Preventing Divorce for Lower-Income Couples Under Stress in the United States is the Goal for University of Miami Professor

Web-based program receives $4.9 million grant to continue assisting couples in distress and conduct 5-year research study

Dr. Brian Doss, professor with the University of Miami College of Arts & Sciences Department of Psychology, is on a mission to help prevent divorce for lower-income couples in the United States, and now with a $4.9 million grant, he can extend those services to more couples experiencing relationship issues – and even couples who are not.

The web-based program, OurRelationship.com, was developed in 2009 through a grant from the National Institutes of Health to provide marriage assistance for couples with relationship problems. Dr. Doss says the new grant from the Administration for Children and Families will help reach more lower-income couples in the United States, and also assist “happy” couples who seek to enrich their relationships.  

“Lower-income couples are under a lot of stress and the divorce rates and separation rates for lower-income couples are a lot higher than for couples who are not dealing with those stressors. We feel it’s important to provide some skills and relationship preparation early on to protect currently happy couples from ever developing problems.  And, for those couples who do have difficulties, we are providing a service to help them solve those relationship problems,” said Dr. Doss.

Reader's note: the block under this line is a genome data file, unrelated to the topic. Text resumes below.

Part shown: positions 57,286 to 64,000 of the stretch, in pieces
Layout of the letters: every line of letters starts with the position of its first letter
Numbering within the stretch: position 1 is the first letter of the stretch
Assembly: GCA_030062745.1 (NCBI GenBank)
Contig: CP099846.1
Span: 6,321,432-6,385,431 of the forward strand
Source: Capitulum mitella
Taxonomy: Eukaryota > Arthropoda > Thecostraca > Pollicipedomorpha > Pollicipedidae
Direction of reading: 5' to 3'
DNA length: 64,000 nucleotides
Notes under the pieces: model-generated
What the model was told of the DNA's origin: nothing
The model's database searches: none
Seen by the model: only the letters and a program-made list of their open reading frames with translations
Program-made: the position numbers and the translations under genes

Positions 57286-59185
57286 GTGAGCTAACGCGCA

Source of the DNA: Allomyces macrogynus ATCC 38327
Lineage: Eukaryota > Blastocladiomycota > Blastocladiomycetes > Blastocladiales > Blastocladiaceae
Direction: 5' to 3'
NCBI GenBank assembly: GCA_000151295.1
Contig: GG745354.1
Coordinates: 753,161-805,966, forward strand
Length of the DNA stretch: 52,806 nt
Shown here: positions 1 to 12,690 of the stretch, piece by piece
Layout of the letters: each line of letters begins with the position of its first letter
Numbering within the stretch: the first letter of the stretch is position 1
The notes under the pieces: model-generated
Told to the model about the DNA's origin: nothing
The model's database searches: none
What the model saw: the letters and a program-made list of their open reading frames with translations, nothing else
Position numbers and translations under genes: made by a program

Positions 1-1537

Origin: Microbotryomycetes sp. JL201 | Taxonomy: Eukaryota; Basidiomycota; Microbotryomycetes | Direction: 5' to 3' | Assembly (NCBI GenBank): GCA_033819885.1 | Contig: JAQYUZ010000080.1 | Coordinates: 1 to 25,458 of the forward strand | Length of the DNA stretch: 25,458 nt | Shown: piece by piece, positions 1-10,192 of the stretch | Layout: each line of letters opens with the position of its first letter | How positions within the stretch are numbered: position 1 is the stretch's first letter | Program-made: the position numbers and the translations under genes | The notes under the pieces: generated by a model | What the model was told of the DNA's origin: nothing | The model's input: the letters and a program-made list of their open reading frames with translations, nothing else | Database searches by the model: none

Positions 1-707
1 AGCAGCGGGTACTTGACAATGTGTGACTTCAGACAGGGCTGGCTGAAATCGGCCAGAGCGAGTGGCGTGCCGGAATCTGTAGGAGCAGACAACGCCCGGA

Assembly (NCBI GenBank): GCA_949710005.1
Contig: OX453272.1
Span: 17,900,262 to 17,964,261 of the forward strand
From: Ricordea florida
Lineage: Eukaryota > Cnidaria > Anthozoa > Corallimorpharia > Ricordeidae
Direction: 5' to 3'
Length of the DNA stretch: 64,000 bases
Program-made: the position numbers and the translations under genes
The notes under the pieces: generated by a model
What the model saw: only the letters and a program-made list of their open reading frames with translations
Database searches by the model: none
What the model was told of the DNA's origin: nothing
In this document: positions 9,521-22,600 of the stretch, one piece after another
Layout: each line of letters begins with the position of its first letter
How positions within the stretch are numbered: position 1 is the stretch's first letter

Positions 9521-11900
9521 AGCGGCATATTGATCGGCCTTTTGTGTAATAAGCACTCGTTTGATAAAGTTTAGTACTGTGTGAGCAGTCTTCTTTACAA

Dr. Doss says the new grant has both a service and research component. He explains: “Part of the mission is to provide services and improve the relationships of low-income couples across the United States.  The other purpose of it is to develop the research base by conducting a research study. As part of this grant, we are doing a randomized control trial to test the question of how much staff contact and support they need going through the program.”

Dr. Doss says couples normally find the web program when they search online using keywords such as, ‘free marriage counseling.’

“These couples want to improve their relationship and recognize they need help, but since they are also using the word ‘free’ in their search there is obviously some financial constraints they are concerned about,” said Dr. Doss.

Over the course of the five-year study, Dr. Doss estimates about 5,000 people will interact and use with the program; the study will also research the program’s successes and failures.

Currently, approximately 15 to 20 couples a week use the existing version of the online program to help deal with relationship issues. The updated version of the web-based program tailored to lower-income couples  – funded by the $4.9 million grant – will be available in July 2016.  

February 02, 2016